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THE HAGUE AGAINST JUSTICE
December 23, 1999

Hague - concentration camp for Serbs
Hague - concentration camp for Serbs
The Legal Basis for the Establishment of the International Tribunal at The Hague

By Prof. Dr. Kosta Cavoski

Professor Kosta Cavoski, an eminent Yugoslav law scholar, holds Ph.D. from Harvard University. He has taught at Theory of Law at University of Belgrade.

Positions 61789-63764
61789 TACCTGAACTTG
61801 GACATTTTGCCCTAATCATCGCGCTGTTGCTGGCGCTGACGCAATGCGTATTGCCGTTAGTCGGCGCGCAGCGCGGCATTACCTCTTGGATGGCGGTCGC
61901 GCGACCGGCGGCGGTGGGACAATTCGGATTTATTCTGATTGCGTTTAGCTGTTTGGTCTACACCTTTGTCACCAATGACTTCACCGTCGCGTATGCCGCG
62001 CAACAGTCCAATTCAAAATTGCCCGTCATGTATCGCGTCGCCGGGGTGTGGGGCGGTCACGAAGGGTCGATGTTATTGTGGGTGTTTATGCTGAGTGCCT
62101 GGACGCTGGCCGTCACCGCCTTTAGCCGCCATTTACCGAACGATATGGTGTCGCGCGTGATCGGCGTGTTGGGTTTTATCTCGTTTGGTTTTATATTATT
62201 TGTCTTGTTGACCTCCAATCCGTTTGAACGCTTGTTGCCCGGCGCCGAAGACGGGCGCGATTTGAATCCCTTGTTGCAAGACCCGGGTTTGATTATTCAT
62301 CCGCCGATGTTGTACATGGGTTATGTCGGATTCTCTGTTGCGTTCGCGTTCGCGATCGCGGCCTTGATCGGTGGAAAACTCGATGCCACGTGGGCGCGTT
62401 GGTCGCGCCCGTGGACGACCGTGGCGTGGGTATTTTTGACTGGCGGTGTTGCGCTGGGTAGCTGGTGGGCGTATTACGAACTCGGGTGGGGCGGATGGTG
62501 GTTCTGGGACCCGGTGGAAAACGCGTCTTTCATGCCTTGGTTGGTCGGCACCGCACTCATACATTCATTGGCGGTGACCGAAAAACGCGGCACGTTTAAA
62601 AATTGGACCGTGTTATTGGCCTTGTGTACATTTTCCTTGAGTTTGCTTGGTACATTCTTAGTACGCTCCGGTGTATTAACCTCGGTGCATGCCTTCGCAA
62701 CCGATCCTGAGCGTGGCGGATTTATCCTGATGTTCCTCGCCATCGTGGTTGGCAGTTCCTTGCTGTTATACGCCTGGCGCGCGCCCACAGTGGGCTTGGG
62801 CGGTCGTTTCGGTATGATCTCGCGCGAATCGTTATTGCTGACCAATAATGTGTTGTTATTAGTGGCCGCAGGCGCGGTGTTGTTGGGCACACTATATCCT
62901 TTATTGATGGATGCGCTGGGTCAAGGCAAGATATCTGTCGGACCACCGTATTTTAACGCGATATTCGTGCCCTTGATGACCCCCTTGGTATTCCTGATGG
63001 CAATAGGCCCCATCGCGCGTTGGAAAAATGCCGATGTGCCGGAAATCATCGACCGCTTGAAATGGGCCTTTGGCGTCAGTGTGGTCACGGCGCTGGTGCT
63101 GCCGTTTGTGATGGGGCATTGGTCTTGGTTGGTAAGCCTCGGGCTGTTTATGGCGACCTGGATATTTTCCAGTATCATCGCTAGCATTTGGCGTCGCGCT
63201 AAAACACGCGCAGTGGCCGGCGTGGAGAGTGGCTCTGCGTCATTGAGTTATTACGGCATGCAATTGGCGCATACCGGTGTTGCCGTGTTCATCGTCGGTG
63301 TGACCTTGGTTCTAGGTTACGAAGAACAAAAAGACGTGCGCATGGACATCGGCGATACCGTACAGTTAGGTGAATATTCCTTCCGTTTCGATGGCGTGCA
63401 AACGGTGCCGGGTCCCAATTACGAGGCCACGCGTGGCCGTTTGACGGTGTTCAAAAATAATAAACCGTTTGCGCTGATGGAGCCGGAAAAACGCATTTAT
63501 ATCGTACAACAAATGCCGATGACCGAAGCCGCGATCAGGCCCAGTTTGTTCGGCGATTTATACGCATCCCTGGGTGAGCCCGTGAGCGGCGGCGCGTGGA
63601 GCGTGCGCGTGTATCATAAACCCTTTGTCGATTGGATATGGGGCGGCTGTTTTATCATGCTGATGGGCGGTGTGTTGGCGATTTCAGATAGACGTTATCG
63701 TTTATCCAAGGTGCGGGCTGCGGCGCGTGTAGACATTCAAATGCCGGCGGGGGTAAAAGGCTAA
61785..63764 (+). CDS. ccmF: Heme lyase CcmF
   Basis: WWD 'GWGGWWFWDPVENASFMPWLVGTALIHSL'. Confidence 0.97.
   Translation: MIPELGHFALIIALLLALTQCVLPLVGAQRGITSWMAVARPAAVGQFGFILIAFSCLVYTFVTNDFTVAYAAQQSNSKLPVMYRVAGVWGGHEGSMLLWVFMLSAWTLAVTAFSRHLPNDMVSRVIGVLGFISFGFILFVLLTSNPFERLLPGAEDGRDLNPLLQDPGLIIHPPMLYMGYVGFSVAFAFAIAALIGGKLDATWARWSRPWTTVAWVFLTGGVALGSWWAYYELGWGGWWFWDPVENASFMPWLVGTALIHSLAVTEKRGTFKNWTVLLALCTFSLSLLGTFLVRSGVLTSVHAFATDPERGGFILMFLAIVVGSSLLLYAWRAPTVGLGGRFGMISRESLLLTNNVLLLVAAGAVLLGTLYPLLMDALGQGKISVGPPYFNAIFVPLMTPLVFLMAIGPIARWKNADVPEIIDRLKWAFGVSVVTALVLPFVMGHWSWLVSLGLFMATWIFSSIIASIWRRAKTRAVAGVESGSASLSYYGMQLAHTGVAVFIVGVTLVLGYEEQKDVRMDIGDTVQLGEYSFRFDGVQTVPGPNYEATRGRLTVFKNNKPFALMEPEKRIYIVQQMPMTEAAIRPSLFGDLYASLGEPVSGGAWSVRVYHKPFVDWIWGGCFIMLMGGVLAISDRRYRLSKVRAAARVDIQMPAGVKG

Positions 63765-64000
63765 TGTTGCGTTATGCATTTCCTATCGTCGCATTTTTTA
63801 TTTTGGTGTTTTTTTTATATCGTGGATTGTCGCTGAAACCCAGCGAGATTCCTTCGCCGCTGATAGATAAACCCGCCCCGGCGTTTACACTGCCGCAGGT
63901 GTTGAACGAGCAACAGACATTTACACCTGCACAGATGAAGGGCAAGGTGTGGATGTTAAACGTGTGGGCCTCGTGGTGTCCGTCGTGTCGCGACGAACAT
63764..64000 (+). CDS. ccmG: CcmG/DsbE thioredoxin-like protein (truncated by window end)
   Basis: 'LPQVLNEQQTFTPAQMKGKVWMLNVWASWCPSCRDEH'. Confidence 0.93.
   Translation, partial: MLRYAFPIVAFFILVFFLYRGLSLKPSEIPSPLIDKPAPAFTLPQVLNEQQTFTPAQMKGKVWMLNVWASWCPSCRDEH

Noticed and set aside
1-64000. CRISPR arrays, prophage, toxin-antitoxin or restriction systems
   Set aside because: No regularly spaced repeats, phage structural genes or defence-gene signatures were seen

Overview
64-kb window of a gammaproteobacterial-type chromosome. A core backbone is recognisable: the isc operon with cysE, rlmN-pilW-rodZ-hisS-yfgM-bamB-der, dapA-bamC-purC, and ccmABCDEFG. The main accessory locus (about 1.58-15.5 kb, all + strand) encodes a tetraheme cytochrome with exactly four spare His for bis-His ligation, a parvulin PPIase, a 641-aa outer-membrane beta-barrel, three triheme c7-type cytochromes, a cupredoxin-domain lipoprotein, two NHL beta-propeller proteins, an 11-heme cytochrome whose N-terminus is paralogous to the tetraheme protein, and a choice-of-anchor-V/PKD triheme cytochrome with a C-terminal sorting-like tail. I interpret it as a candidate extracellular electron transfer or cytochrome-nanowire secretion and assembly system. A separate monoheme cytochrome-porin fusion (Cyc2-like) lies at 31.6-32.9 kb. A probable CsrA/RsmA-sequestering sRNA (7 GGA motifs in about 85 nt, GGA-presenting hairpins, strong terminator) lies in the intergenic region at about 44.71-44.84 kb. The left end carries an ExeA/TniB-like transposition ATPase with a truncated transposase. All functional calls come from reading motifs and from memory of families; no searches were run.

If the start or the case of the Prosecutor vs. Djordje Djukic disgraced the International Criminal Tribunal at The Hague, a more serious examination of the manner in which the Tribunal was founded and its working Rules of Procedure and Evidence would also convince us that the failure was not in the least accidental. Moreover, it could have been expected when the Security Council Resolution 808 of 22 February 1993 was issued. In spite of the fact that the Resolution expressed the intention to found an international tribunal for the prosecution of persons responsible for committing serious violations of international humanitarian law on the territory of the former Yugoslavia since 1991, the Security Council did not feel the need to provide a legal basis for its establishment.(10) The reason for this omission is simple: the existing legal system of the UN does not provide a legal basis for it, nor can there ever be one. Half a century has passed since the founding of the UN, and its main political and executive body, the Security Council, has never assumed the right to found a tribunal since court jurisdiction rests on international treaties as a result of the absence of a universal legislative organ. This was clearly stated by the UN Secretary General in his report no. S/25704 (section 18) of 3 May 1993 when he said: "The approach which in the normal course of events would be followed in establishing an international tribunal would be the conclusion of a treaty by which the member states would establish a tribunal and approve its statute. This treaty would be drawn up and adopted by an appropriate international body (e.g. the General Assembly or a specially convened conference), following which it would be opened for signing and ratification. Such an approach would have the advantage of allowing for a detailed examination and elaboration of all issues pertaining to the establishment of the international tribunal. It would also allow the states participating in the negotiation and conclusion of the treaty to fully exercise their sovereign will in particular whether they wish to become parties to the treaty or not".

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